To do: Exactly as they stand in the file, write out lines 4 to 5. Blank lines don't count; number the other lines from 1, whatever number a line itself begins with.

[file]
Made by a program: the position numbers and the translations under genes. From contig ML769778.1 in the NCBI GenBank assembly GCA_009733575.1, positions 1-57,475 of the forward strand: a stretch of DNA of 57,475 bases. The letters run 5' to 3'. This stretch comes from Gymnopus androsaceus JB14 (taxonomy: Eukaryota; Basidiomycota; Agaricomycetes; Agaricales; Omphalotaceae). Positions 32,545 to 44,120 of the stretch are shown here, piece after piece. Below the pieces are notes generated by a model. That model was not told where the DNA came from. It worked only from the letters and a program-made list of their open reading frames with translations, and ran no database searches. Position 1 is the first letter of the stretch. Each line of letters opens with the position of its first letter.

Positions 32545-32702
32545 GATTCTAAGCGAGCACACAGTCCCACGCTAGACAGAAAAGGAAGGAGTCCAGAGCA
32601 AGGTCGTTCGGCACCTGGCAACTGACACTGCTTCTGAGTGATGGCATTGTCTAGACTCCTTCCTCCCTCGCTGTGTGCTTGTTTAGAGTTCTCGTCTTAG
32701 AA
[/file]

32601 AGGTCGTTCGGCACCTGGCAACTGACACTGCTTCTGAGTGATGGCATTGTCTAGACTCCTTCCTCCCTCGCTGTGTGCTTGTTTAGAGTTCTCGTCTTAG
32701 AA